24 Quantitative biochemical information is extracted from intrinsic tissue fluorescence collagen NAD(P)H ceroid collagen/(collagen+elastin) Barrett’s esophaguscervix Oral cavity Coronary artery Normal Diseased Georgakoudi et al. Biomedical Photonics Handbook, CRC Press, ed. Vo Dinh, ch31, 2003

25 Model based fluorescence spectral analysis Utilizes full spectrum information Model development may require assumptions/approximations Results are quantitative and provide insights into the origins of spectral difference Instrument optimization Disease understanding

26 Fluorescence as a PDT dose metric Sensitizer fluorescence provides information on: Sensitizer concentration Production of cytotoxic moieties Tailor PDT dosimetry to individual patients Courtesy of J. Benavides, Wellman Center for Photomedicine

27 AURORA Dosimeter The fiber optic bundle inserted in catheter with endoscope. Excitation wavelength: 405nm Tuned to detect PPIX 635 nm fluorescence peak Fiber Bundle Tip: - One excitation/six collection 100  m core diameter fibers - Excitation-collection = 120  m - Bundle tip Diameter = 0.1 ’’ Courtesy of T. Hasan laboratory, Wellman Center for Photomedicine

28 Clinical Protocol z z z z Buccal mucosa fluorescence measurements 1 2 3 4 5 6 7 Patients receive a solution of 30 mg/kg body weight of ALA powder Wait 4 hours Patients received topical anesthesia of pharynx and intravenous conscious sedation Pre-irradiation measurements and biopsies taken from Barrett’s and normal sites. Balloon is inserted and continuous or fractionated light irradiation is administered Post-irradiation measurements on previously tested spots Continuous Light Dose Fractionated Light Dose Fluence Rate: 150 mW/cm 2 without fractionation (16 min and 40 seconds). Fluence: 150 J/cm 2 Fluence Rate: 150 mW/cm 2 with 60 second light/dark fractionation intervals. Fluence: 150 J/cm 2 Courtesy of J. Benavides, T. Hasan, Wellman Center for Photomedicine

29 Results: PPIX Photobleaching FRACTIONATED ( 3 PATIENTS) Significant photobleaching in treatment area Higher photobleaching observed for continuous than for fractionated irradiation protocol CONTINUOUS ( 4 PATIENTS) Pre-ALA Post-ALA, Pre PDT Post PDT n=9 n=8n=2 n=5n=6n=5 n=6 n=9 n=4 n=6 n=5 n=8 n=6 n = number of sites Courtesy of T. Hasan laboratory, Wellman Center for Photomedicine

30 Fluorescence photobleaching as a PDT dosimetry monitor Courtesy of T.H. Foster, University of Rochester 404 nm: porphyrin fluorescence excitation Halogen lamp: reflectance spectrum Laser: PDT treatment

31 Correction of the Measured Fluorescence Using Reflectance at the Excitation and Emission Wavelengths: Model development/validation using tissue phantoms Tissue phantom: liquid or solid material with scattering and absorption properties, which mimics those of tissue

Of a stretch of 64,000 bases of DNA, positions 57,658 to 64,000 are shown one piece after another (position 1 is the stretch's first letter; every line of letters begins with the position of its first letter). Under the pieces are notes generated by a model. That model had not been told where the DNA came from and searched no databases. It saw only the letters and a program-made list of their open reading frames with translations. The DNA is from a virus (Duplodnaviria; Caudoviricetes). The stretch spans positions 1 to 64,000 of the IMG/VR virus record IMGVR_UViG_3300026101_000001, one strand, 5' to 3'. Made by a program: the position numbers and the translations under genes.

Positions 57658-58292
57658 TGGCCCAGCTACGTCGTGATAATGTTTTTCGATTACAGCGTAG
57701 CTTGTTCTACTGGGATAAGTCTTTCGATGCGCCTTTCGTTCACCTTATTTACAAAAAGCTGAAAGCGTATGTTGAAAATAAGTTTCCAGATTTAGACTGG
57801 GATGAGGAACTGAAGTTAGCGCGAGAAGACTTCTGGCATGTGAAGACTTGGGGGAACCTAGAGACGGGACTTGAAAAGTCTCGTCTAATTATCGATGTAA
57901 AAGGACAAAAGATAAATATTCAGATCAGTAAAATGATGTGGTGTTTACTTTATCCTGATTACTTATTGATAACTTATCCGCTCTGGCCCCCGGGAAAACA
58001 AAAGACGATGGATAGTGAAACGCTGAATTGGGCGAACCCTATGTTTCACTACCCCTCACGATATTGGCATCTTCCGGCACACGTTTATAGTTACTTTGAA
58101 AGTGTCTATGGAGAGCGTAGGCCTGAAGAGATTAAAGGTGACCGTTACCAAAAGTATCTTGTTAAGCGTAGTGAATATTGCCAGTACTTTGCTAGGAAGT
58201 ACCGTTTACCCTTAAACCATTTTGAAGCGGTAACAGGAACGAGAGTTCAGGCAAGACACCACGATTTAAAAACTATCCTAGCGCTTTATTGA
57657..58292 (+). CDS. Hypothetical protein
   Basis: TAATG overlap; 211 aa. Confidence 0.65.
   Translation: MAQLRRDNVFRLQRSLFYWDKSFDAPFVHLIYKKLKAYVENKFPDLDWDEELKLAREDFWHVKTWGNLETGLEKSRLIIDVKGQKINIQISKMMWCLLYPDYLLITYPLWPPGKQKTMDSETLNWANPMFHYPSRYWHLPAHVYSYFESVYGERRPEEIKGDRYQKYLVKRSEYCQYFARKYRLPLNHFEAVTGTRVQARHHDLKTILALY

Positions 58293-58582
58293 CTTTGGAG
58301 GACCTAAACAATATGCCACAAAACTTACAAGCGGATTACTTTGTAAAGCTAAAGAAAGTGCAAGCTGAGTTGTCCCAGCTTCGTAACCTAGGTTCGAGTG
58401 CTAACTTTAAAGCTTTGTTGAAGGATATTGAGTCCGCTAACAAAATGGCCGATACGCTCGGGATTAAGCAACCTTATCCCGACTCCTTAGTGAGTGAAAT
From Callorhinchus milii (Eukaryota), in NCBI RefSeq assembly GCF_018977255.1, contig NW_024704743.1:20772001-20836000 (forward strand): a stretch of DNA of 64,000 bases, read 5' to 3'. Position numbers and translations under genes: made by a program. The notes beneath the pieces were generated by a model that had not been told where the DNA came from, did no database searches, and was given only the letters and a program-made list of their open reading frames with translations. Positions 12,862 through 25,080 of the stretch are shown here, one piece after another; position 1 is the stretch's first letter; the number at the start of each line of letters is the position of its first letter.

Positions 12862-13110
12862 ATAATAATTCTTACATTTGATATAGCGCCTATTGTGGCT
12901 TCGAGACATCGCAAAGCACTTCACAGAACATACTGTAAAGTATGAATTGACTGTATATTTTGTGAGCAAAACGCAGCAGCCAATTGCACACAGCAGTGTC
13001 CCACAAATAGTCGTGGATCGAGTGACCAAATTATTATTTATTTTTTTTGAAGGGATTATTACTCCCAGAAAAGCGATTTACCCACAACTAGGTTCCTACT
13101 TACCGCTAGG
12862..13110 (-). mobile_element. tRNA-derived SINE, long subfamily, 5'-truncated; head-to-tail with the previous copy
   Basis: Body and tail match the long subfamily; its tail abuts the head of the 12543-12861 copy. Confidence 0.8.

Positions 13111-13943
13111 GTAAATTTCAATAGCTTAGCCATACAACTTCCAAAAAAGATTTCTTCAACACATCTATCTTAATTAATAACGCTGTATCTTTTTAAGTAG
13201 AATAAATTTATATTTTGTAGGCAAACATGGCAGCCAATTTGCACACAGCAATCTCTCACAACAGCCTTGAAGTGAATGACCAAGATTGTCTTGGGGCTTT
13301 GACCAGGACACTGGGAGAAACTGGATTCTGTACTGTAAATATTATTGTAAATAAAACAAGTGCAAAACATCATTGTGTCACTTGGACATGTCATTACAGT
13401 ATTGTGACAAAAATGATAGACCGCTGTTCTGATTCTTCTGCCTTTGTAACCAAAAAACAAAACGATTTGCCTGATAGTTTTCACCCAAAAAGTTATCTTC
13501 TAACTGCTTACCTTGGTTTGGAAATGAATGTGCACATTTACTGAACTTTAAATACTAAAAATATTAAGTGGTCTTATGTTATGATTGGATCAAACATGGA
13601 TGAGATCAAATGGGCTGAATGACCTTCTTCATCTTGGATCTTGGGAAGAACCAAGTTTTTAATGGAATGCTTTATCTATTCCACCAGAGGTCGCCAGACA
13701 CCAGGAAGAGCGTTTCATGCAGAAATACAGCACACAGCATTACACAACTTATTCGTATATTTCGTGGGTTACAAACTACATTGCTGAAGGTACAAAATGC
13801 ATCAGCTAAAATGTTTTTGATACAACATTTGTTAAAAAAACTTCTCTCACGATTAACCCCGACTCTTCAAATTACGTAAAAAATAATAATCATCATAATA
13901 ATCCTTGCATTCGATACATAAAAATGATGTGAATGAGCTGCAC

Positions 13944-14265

32 Porphyrin Spectra in Vivo are Complex and Variable Following ALA and Irradiation Pre PDT100 mW5 mW Rat skin 200 mg/kg ALA 514 nm irradiation Photoproduct I Photoproduct II During PDT 100 mW Each spectrum taken At 3 J cm -2 intervals Spectra starting At 15 J cm -2 : photoproduct at 675 nm Spectra starting at 10 J cm -2 at 2 J cm -2 intervals: photoproduct at 622 nm

33 Spectroscopy is Consistent with Greater PDT Effect at Low Irradiance

34 m-THPC Fluorescence in vivo Exhibits Two Phases Separated by an Irradiance-Dependent Discontinuity 1 mg/kg mTHPC 72 h prior to irradiation at 650 nm As PDT progresses, m-THPC peak emission intensity decreases The rate at which this decrease occurs depends on the fluence rate of irradiation

35 Photofrin Fluorescence Spectra Exhibit Irradiance Dependent Features Following PDT in vivo

36 Photofrin Photoproducts But Not Fluorescence Photobleaching Appear to Report Biological Response

37 Fluorescence spectroscopy in PDT Enhance accuracy of sensitizer dose Indirect reporter of deposited cytotoxic dose Tailor dosimetry to individual patient physiology/biochemistry

38 Fluorescence life-time methods Provide an additional dimension of information missing in time-integrated steady-state spectral measurements Sensitive to biochemical microenvironment, including local pH, oxygenation and binding Lifetimes unaffected by variations in excitation intensity, concentration or sources of optical loss Compatible with clinical measurements in vivo Courtesy of M.-A. Mycek, U Michigan


40 Fluorescence lifetime measurements



43 Autofluorescence lifetimes used to distinguish adenomatous from non- adenomatous polyps in vivo M.-A. Mycek et al. GI Endoscopy 48:390-4, 1998

44 Conclusion Fluorescence spectra provide a rich source of information on tissue state, which may be used to improve current methods of disease detection and treatment Fluorescence-based instrumentation is relatively simple, compact and compatible with clinical measurements